The normative case for originalism is based, in large measure, on the superiority of the enacted text over the opinions of members of the government whom it is supposed to govern and limit-including members of the Supreme Court. The author does not see how an originalist can accept that the Supreme Court could change the meaning of the text from what it meant as enacted and still remain an originalist. In other words, once it becomes appropriate for the Supreme Court to discard original meaning and the original meaning of the text is thereby reduced to a factor among many considerations by which the Constitution is "interpreted," the method being used is no longer originalism.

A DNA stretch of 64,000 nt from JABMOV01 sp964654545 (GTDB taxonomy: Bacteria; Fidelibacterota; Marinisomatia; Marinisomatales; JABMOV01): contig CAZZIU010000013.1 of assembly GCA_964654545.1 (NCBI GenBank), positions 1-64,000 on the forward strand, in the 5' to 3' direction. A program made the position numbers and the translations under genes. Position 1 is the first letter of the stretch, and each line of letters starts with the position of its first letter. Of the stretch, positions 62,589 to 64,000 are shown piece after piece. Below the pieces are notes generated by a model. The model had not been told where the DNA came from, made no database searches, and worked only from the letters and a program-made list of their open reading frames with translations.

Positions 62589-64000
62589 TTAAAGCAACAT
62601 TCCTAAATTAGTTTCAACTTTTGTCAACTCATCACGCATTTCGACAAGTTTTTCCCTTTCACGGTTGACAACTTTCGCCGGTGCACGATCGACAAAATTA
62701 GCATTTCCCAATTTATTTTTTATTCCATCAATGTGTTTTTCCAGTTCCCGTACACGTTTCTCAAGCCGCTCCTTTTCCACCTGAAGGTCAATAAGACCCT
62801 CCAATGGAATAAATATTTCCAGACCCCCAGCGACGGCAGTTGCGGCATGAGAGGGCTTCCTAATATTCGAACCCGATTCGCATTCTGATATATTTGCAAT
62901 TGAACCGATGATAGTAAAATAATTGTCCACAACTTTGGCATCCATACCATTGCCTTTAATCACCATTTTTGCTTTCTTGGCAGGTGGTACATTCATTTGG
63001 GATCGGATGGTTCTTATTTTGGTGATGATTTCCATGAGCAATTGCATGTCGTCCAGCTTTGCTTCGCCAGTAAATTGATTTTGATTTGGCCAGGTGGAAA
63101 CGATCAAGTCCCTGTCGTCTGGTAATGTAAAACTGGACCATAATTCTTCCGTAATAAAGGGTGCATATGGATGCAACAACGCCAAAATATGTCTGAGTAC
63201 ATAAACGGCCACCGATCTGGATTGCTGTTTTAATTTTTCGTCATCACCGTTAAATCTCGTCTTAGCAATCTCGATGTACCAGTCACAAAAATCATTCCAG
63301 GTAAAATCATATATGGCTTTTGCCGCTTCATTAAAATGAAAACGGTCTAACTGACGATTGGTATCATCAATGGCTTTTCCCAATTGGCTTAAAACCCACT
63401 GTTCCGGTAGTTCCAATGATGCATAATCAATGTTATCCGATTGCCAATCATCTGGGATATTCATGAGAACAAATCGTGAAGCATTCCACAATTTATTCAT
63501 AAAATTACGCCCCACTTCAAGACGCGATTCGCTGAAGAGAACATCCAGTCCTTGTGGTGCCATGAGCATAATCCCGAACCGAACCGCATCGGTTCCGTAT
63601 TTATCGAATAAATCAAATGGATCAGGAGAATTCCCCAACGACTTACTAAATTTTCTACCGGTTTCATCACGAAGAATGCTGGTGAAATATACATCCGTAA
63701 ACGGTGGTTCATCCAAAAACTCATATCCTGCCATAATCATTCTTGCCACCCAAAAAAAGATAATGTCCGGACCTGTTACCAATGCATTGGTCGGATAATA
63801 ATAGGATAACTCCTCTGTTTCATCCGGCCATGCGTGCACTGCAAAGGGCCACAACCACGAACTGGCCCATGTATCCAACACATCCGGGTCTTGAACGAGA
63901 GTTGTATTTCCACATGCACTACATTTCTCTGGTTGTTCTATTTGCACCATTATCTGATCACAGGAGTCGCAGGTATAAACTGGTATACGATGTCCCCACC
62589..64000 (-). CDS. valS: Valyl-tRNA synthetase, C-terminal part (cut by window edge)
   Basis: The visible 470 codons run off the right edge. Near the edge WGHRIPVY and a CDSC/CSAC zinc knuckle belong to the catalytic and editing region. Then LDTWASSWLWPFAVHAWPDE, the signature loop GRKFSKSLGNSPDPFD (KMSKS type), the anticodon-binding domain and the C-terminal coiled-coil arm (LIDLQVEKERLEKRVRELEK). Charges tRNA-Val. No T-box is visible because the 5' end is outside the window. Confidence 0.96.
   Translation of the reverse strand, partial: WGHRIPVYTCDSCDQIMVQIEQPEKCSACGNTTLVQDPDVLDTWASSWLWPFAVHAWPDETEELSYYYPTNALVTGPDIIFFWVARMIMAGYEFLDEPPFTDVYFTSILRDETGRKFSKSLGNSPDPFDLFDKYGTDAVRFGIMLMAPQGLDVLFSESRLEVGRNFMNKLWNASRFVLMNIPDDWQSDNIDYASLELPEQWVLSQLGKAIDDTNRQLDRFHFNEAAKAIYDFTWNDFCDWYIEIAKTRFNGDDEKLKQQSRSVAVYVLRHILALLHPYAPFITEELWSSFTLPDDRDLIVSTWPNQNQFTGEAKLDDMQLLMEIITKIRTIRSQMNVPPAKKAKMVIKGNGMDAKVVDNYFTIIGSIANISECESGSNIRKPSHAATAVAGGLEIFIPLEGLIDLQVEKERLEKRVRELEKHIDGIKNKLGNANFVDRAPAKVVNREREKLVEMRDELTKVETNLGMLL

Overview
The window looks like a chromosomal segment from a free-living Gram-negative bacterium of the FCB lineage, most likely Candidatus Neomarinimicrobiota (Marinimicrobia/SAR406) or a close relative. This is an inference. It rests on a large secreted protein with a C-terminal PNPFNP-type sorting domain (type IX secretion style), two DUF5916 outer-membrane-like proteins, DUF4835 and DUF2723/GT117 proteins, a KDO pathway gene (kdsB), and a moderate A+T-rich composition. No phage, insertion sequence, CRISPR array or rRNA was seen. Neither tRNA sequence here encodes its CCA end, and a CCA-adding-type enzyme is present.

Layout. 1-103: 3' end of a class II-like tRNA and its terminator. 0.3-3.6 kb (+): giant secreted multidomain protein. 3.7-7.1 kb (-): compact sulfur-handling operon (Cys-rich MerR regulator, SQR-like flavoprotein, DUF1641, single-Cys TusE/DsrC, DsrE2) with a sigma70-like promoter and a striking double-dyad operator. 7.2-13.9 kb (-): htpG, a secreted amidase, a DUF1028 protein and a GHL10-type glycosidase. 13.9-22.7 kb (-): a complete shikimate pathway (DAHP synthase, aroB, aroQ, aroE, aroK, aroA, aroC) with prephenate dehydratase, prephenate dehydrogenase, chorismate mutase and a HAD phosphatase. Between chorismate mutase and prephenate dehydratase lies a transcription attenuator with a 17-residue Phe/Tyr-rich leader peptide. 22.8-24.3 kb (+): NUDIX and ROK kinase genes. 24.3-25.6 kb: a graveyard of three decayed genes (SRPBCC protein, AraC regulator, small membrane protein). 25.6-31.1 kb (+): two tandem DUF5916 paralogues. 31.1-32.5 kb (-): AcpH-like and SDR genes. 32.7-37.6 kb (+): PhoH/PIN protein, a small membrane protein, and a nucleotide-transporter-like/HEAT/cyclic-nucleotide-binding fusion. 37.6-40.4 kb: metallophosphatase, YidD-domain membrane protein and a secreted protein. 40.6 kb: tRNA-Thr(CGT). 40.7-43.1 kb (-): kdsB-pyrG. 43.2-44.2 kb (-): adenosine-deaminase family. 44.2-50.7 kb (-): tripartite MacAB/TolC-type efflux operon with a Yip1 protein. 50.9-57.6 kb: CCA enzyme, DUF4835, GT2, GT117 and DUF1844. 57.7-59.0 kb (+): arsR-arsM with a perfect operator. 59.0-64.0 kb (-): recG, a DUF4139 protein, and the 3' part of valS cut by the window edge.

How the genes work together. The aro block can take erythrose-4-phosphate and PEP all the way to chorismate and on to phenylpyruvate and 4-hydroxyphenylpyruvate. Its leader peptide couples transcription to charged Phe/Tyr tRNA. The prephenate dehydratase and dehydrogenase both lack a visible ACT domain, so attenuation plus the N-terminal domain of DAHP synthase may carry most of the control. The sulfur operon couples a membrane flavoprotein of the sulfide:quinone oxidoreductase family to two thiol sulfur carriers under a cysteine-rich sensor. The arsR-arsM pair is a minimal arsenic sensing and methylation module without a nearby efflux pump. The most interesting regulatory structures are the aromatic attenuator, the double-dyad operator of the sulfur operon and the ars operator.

90 Minn. L. Rev. 1232-1251 (2006)
Scholarly Commons Citation
Barnett, Randy E., "It's a Bird, It's a Plane, No, It's Super Precedent: A Response to Faber and Gerhardt" (2006). Georgetown Law Faculty Publications and Other Works. Paper 34.